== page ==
Festicket is de-risked in many ways. However, In my view, their is a very high risk of them being outcompeted. The startup seems to lack defensibility and there are very few barriers to entry in this space. Festicket have a notable first mover advantage, but little stands in the way of a copycat startup, or even larger, established platforms adopting Festicket’s model. My favourite example of this is how Instagram copied Snapchat’s ‘stories’ idea, and obliterated any hopes Snap might’ve had of increasing market share.
Festicket’s model is unique (for now), and they seem to be much larger than it’s rivals:
- Dice: Booking of festivals at face value, i.e. without booking fees. A very real threat imo, afterall, this is how Freetrade grew to prominence.
- Everfest: Effectively a booking platform and social network for festival experiences.
- Bandsintown: A platform that notifies and recommends users with nearby live music opportunities
- Ticket arena/Event Genius - An online ticket marketplace, with innovations including reserved seating mechanism and visualisation, Cashless POS, and so on.
It’s not unheard of for one investor to make a healthy ROI, and another to make zilch, despite investing in the same company and round. Don’t underestimate the terms.
On offer are preference D shares (you get your share of any money, after preference A to C, but before E to Z, shareholders) which will be owned by Crowdcube Nominees Ltd, of which investors will be beneficial owners. The nominee structure has it’s pros and cons. Investors get voting rights, preferential rights to capital, but no pre-emption rights - This invites dilution (investors could end up owning a smaller slice of a bigger (or, in a downround, smaller!) pie.
Tax relief The shares are pegged to be EIS eligible 5. EIS scheme is a -quite possibly the best- tax relief scheme for investments offered in the UK.
EIS in a nutshell
Put simply: For every £10 invested, you get £3.00 as an income tax refund just for breathing. Should the company go bust, you get another £2.80 for your troubles 6. But tax risk is a thing, and there is no gaurantee that they will be successful applying for EIS relief after closing their funding round 7 . Moreso, if the they outgrow EIS relief eligibility or you sell the shares within 3 years, HMRC will ‘clawback’ the relief you claimed. But! Heed the adage: don’t let the tax tail wag the investment dog.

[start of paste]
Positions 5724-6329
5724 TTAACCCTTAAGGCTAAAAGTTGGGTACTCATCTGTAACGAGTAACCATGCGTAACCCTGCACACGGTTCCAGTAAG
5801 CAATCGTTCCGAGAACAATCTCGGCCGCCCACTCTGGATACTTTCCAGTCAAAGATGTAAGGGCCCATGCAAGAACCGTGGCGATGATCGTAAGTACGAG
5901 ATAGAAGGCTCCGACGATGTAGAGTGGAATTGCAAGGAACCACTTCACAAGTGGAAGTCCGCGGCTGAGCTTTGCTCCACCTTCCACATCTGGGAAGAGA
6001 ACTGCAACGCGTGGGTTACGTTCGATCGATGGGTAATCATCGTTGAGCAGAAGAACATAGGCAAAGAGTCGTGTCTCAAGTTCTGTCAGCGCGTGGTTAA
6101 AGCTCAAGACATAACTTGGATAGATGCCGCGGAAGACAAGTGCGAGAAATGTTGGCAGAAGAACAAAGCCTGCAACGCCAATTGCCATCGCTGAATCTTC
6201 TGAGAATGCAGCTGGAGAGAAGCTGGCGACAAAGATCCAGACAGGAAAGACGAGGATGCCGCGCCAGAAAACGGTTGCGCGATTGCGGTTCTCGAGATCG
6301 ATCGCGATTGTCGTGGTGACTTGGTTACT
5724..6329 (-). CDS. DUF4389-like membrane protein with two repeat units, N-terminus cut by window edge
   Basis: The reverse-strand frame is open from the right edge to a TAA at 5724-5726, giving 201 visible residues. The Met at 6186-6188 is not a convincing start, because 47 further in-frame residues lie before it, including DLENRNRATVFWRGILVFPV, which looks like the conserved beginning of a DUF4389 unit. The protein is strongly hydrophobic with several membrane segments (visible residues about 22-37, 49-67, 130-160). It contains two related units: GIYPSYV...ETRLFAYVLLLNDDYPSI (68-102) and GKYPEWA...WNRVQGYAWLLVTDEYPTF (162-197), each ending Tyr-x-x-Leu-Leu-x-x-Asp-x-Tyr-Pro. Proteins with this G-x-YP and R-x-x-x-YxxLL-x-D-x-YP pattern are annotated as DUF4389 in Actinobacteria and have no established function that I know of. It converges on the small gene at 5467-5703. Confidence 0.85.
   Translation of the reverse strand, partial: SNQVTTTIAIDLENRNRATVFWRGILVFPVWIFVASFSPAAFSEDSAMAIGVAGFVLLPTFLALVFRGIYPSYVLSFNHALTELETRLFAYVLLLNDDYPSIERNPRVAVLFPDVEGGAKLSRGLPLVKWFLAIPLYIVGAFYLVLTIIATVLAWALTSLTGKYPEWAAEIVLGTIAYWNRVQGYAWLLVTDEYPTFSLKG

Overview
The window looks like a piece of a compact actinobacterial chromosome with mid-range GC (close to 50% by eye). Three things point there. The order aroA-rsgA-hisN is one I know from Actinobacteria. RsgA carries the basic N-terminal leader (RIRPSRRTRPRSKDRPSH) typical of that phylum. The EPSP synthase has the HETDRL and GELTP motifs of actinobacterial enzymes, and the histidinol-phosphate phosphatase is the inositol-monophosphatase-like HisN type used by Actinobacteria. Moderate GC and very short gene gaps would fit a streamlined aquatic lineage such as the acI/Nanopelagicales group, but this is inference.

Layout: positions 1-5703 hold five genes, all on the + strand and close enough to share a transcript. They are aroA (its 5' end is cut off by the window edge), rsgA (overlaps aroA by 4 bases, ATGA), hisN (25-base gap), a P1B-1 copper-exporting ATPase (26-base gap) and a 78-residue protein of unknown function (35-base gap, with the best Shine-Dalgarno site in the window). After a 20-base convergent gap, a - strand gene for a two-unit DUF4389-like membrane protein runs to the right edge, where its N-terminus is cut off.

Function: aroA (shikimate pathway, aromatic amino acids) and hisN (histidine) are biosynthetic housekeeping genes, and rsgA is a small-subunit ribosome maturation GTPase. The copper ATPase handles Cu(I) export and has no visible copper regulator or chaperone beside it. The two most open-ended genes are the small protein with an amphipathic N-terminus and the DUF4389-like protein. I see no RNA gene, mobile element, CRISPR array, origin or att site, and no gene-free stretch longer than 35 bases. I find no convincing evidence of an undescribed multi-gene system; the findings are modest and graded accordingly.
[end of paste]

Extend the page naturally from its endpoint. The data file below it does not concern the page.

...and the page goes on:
Exit strategies seem open, an IPO or M&A could be possible exit strategies; i’m leaning towards M&A. Possible acquiring companies inclue Eventbrite, given their size and recent activity. Festicket forecast a 6 fold increase in booking value by 2021. This amounts a return multiple of 6, or an IRR of 770% by my count. As always, I feel the forecast is optimistic.
Risks: Please see the disclaimer below for a quick summary of the risks. Startups and scaleups make for high risk, high reward investments. This can’t be stressed enough.
Festicket are a high growth VC backed startup offering an online marketplace for festival goers currently raising capital. They’ve grown fast, have a pool of talent, and some great partnerships. Perhaps because of a receruitment drive growth slowed recently, but a TV marketing campaign is looming. Furthermore, Festicket could very easily face stiff competition from startups with opposing models.
For those that would like to invest, have a look at their pitch deck, or ask their team some questions here is their crowdcube campaign page.
Would love to hear everybody’s thoughts on the campaign, good and bad; also, any criticisms of, or feedback on, my assessment are more than welcome. I will continue to edit/update the post and add references as needed.
N.B. This post does not constitute investment (nor tax) advice. I would however, like to stress that the mentioned investment opportunity exposes your capital to risk, notably dilution, lack of dividends, illiquidity and loss of capital. Where applicable, I encourage everyone to seek independant tax and/or financial advice. As for conflicts of interest, I have a pending investment in Festicket but no affiliation with the company beyond this.
1 Taken from the UK Government’s Female founders Report. 89% of VC investment goes to all-male founding teams. The same phenomenon is true of ethnic minorities. Equity finance seems to be moving towards a more democratic model, especially in the crowdfunding sphere; this ultimately leads to more exciting businesses emerging in my view.
2 Taken from Eventbrite. Eventbrite is now a partner of Festicket
3 The Financial Times list of the 1000 fastest growing companies in Europe
4 Chubby Brian Insights research on the top 20 reasons startups fail
5 It’s unusual for preference shares to get EIS relief. Normally, such shares don’t qualify because they don’t pose the same risk to capital as ordinary shares. Festicket’s investors include ‘venture capital trusts’, which must meet certain criteria similar to EIS; so this concern may be unfounded
6 This calculation assumes you are a higher rate tax payer. It works out at £3 tax refund to start, then a further £1.40 for your troubles should the company goes bust if you’re on basic rate.
7 Companies either get advanced assurance (Essentially a heads up from HMRC that the shares will get EIS relief. This heads up can be given before the paperwork is even submitted, thereby reassuring investors) during their fundraising campaign, or they simply apply for EIS relief after their campaign is complete